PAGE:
TMSJ 18/1 (Fall 2007) 149-163

INTRODUCTION TO NEW COVENANT THEOLOGY
Dennis M. Swanson Director of the Seminary Library and Director of Israel Studies New Covenant Theology (NCT) is a relatively new system which, though not yet well defined , attem pts to combine strengths of Dispensationalism and Covenant Theology and to eliminate the weak points of the two. Its founders have come from Reformed Baptist circles w ho re acted aga inst key tenets o f Cov ena nt Th eology in rejecting such doctrines as the Covenant of Redemption, the Covenant of Works, and the Covenant o f Grace. The movement has a strong emphasis on study of the Scripture in attempting to derive a biblically based theology. For the most part, NCT’s origins have been local churches rath er than acade mic circles. Thou gh its growth continues to be substantial, it has come about mostly through the channel of the Intern et rather than works published throu gh m ajor eva ngelical publising h ouses. Lead ers of NCT include John Zens, John G. Reisinger, Fred G. Zaspel, Tom Wells, and Steve Lehrer. Am ong various p rogram s prom oting N CT a re Providence Theological Seminary, Sound of Grace Ministries, The John Bunyan Conference, and In-D epth Studies. The progress of NCT’s grow is most obvious in the number of churches that have adopted the movement’s approach to Scripture, but the impact on mainstream evang elicalism ha s been m inimal b ecause of a lack of exposure through mainstream publishers, a lack of full endorsement by a noted evan gelica l scholar, its doctrinal differen ces from w ell-known histo ric documents of Covenant Theolog y, its newness historically, and its failure to produ ce a pu blished sy stematic or biblical theology. NCT’s most notable peculiarities include a rejection of Covenant Theology’s supe rstructu re, its granting of prio rity of the NT over the OT, its rejection of OT ethica l stand ards for Christians, and its rejection of infant baptism and the distinction between the visible and invisible church. ***** The Hall of Fame Baseball player and “noted philosopher,” Yogi Berra,

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once said, “W hen you com e to a fork in the ro ad, take it.” 1 In a nutshell this perhaps summarizes the develop ing theo logical system known as New Covenant Theo logy (hereafter NCT ). While relatively anonymous within the larger sphere of evang elicalism, 2 NC T has nonetheless been experiencing slow but steady gro wth bo th in numbe rs and influence since its inception in the late 1970s.3 NCT is described by mo st of the leaders within the movement as an attempt to “find a middle road” between traditional Covenant Theology and Dispensational Theology. As N CT leader Fred Zaspel notes, We are not satisfied with the simple “one covenant—two administrations” idea of Covenant Theology. In our judgment this results in a rather “flat” reading of Scripture which fails to appreciate the advance, the distinctively “new” character of this Messianic age. Nor are we satisfied with the over-compartmentalizing tendency of Dispensational Theology.4 Another NCT leader, John G. R eisinger states mo st firmly, Dispensationalism drives a wedge between the OT and the NT and never the twain shall meet as specific promise (OT) and identical fulfillment (NT); and Covenant Theology flattens the whole Bible out into one covenant where there is no real and vital distinction between either the Old and New Covenants or Israel and the church.5 Reisinger also states, As New Covenant Theologians, we believe that historic Dispensationalism, as a system is not biblical (even though it contains truth and is held by many godly men) simply because its basic presuppositions are either wrongly assumed or wrongly deduced from their theological system. We are also convinced that Covenant Theology, as a system, is just as unscriptural for the same reasons (even though it has truth and many godly exponents). Until recently most people felt that one had to believe one or the other of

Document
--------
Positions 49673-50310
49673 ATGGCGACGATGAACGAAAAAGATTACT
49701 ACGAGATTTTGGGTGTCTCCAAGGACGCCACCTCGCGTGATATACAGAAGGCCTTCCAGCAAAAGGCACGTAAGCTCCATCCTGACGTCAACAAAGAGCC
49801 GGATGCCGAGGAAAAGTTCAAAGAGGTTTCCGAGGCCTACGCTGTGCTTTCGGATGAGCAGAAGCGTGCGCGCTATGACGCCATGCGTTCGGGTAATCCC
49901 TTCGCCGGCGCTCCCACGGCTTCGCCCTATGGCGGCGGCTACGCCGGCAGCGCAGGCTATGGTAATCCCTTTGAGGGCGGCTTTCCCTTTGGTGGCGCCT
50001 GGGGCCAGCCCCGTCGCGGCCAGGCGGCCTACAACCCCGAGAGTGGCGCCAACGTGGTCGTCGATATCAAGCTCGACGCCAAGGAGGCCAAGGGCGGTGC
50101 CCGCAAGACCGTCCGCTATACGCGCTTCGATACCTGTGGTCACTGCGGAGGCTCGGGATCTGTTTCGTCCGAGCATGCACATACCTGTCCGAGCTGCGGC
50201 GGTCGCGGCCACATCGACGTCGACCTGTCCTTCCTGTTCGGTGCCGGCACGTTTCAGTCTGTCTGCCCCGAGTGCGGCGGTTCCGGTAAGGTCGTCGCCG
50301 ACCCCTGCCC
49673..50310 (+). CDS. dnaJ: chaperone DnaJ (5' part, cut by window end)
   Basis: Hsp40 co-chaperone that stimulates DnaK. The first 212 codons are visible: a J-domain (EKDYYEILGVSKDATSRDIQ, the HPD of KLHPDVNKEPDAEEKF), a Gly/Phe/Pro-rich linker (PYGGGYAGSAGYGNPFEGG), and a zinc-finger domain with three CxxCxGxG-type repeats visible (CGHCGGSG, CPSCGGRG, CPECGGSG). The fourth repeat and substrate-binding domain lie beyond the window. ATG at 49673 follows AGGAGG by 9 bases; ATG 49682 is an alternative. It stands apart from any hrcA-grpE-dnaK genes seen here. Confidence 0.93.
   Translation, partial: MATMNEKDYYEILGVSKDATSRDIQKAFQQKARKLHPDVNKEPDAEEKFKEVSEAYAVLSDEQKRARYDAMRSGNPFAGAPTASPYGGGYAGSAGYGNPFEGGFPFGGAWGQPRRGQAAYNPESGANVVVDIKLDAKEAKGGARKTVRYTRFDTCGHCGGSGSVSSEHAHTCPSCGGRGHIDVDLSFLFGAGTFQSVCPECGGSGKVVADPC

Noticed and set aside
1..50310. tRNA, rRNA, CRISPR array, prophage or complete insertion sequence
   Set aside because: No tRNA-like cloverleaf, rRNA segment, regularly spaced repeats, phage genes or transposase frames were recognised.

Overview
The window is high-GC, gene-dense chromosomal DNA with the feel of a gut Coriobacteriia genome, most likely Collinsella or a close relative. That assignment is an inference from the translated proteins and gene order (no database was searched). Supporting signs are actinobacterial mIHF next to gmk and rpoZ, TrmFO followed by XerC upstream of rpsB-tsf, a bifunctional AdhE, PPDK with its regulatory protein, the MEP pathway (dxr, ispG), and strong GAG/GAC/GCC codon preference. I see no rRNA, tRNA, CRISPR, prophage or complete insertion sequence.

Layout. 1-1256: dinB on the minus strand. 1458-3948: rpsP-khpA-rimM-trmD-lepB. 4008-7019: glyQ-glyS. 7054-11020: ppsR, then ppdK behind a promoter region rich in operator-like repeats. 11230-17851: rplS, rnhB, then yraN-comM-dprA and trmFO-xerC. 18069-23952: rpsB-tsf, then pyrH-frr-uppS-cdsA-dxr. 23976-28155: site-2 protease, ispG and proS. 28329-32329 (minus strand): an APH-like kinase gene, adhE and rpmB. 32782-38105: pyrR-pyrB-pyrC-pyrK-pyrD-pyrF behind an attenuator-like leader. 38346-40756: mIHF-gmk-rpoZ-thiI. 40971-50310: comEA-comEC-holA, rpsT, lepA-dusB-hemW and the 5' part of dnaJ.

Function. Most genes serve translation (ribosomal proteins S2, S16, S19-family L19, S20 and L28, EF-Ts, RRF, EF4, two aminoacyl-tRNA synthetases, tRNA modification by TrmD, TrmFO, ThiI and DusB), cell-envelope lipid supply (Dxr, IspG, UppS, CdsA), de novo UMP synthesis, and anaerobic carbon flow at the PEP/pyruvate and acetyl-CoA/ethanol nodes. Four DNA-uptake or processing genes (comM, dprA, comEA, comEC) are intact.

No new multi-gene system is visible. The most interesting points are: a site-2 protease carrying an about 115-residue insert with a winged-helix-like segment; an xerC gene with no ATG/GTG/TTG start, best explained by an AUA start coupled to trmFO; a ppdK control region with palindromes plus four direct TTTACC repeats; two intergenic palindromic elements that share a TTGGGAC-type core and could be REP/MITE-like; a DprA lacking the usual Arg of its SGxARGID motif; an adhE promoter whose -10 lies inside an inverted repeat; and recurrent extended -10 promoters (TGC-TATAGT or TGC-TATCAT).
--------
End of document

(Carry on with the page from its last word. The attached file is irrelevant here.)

1 Yogi Berra (with Dave Kap lan), When You C om e to a Fo rk in the R oad , Ta ke It! (New York: Hyperion Books, 20 02). See also Y ogi Berra (w ith Dave Kaplan), What Time Is It? You Mean Now? (New York: Sim on and S huster, 2003 ). 2 A s of this time there are no articles in any standard theological reference work detailing N C T. Even the most recent edition of the Evangelical Dictionary of Theology (Wa lter A. E lwell, ed., 2d ed. [G rand Ra pids : Ba ker, 1 997 , 20 03] ) has no re feren ce to th e m ovem ent.

“Inception” is used here somewhat loosely. As this article will discuss, NCT is perhaps better described as a convergence of the w orks of several different individuals that has begun the process of evolving into a coherent and coh esive theolog ical syste m ; how ever it is fair to say th at N CT has yet to arrive at either destination. Fred G. Zaspel, “A Brief Explanation of ‘New Covenant Theology’” (online at www. biblicalstudies.com /bstudy/hermen utics/nct.htm, accessed 3 Feb 20 07).
5 4

3

John G. R eisinger. Abraham’s Four Seeds (Frederick, Md.: New Covenant Media, 1998) 19.

Introduction to New Covenant Theology these two systems.6